Early 1900s was marked by the decline in mixed farming. There was a big demand for milk; nurseries growing market garden crops; potatoes in Lincolnshire, Hertfordshire, Lothianshire & other areas; soft fruits in East Anglia; specialist crops in fens and neighbouring land. My ancestors living in Lancing and Sompting in Sussex changed from being agricultural labourers to market gardeners in the late 19th century

World War I saw the end of many traditions

During the 1940s and 1950s tractors replace horses

Late 20th century saw new crops such as rape oil seed and problems like Dutch elm disease

[Information mainly from Agricultural labourers by Neil Storey Family History Magazine7/09]


The smock which was the typical uniform of the agricultural labourer, certainly in Sussex, in the early 19th century was only seen on a few old men by the end of it.

By 1900 the typical agricultural labourer’s clothing had become a cap with wide crown, heavy cotton collarless shirt, neck scarf, waistcoat and trousers of heavy material like serge, heavy woven worsted or corduroy in shades of green or brown. Leather & canvas buskins were worn but most men fastened their trousers with binder twine to keep out dust dirt and mice. There was always a jacket to hand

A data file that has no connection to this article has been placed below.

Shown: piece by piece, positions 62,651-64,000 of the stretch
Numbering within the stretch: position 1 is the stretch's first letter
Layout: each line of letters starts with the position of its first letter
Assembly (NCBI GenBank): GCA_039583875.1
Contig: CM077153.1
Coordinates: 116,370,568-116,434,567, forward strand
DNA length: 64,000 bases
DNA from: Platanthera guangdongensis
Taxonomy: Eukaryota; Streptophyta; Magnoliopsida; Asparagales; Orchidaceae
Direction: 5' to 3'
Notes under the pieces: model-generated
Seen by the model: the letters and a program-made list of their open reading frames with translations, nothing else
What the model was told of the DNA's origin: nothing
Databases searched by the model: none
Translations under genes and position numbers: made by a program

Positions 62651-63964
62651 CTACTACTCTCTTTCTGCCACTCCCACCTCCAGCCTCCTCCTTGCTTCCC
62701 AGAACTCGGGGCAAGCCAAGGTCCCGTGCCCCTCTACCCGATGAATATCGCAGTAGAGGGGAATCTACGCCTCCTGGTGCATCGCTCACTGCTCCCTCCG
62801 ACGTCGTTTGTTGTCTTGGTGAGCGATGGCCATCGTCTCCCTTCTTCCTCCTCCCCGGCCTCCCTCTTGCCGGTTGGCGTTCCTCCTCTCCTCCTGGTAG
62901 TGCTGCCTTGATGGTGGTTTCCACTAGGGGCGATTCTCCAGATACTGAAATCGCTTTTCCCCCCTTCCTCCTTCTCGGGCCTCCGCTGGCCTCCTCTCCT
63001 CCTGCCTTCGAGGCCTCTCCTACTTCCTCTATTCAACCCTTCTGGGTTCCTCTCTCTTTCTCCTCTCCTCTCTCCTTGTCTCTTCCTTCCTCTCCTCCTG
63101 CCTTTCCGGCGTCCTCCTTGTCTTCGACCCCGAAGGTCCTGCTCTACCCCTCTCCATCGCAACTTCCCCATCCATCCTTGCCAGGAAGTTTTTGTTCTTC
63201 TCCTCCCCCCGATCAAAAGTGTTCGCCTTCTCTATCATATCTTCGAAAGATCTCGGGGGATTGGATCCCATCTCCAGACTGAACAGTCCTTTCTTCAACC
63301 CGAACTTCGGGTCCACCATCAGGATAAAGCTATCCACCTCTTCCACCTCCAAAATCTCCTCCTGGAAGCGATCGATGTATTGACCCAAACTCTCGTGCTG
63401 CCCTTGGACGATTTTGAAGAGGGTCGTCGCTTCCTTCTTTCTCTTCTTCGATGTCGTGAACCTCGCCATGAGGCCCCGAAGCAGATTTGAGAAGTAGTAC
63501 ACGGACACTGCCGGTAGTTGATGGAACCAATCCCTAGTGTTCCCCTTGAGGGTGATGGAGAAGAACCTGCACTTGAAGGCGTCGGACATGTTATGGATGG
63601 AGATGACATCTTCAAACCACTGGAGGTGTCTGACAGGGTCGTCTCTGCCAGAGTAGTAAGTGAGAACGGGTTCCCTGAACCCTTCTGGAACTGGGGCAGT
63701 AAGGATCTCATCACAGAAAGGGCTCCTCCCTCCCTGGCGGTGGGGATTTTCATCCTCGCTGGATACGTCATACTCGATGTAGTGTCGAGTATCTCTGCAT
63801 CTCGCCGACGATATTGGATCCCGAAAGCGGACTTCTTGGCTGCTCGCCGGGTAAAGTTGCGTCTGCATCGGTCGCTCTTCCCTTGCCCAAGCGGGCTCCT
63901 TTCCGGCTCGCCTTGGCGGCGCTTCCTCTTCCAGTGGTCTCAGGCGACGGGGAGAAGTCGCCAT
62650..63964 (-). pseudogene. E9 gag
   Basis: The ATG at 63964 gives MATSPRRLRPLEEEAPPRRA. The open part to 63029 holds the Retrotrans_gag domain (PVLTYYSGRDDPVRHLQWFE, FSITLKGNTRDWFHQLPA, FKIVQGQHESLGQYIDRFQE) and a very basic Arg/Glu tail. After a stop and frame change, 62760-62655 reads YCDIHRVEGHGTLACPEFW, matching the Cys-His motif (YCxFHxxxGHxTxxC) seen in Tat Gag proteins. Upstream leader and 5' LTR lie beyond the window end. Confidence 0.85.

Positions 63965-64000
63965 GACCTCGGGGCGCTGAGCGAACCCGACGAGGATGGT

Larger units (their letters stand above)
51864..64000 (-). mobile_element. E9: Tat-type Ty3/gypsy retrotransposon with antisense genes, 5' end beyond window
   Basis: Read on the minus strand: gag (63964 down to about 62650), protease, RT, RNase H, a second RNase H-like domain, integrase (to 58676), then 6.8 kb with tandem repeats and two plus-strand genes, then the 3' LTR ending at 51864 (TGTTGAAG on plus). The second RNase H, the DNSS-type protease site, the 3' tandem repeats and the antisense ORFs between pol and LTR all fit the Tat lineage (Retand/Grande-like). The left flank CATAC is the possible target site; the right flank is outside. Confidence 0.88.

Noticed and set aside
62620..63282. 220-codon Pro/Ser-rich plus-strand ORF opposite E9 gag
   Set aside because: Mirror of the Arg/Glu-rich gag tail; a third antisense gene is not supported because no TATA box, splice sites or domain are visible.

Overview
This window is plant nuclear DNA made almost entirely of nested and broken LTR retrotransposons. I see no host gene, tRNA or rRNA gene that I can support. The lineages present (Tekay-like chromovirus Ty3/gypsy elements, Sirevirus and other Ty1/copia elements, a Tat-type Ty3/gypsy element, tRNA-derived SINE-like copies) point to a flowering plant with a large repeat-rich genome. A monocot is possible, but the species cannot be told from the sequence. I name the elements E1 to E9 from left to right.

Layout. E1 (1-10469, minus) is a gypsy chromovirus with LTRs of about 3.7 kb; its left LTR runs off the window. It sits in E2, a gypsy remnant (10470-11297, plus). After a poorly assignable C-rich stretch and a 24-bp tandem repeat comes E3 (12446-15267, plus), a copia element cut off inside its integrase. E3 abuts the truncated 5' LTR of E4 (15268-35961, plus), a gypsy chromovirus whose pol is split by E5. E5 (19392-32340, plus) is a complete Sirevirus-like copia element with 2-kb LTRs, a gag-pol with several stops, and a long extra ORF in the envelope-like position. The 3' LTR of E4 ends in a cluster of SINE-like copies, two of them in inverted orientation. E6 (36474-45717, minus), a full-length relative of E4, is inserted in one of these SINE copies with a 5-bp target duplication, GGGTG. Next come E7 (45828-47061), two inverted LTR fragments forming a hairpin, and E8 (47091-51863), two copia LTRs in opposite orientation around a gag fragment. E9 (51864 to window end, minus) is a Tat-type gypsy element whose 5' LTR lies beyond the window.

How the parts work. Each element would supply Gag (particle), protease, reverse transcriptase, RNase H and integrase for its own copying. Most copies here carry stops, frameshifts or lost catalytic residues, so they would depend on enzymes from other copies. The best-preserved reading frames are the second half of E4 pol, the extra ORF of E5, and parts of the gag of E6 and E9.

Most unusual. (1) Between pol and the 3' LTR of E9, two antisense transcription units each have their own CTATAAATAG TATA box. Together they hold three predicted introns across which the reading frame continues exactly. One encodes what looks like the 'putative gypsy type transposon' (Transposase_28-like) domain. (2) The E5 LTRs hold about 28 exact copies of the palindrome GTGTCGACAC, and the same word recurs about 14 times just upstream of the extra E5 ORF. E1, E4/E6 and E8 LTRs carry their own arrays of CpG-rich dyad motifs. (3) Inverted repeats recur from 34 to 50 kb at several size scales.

Typical day

The day started with dew – cold tea or spring water,bread & cheese occasionally bacon or a boiled egg

The workers reported to the farmyard or an agreed location. The work was often repetitive like chopping out (hoeing a field) but variety came with the seasons from ploughing & spring sowing, sheep shearing to harvesting & lifting roots and over the winter grubbing up hedges, hedging, mending fences gates & walls, banking up roads.

The workers knew their traditional rights for refreshments & breaks and made sure they had them!

‘levenses – cold tea which may even have be taken standing

Nonins – The oldies would chew tobacco kept in their hats, the food would be bread, cheese & onion and apple or pear if in season followed by roll-up fags

Fourses – children might come with billycan of milk sop, milk with bread sometime heated up. At harvest time the farmer would provide beer in stone jar

Pub was frequented in the evening for dominoes & other games etc.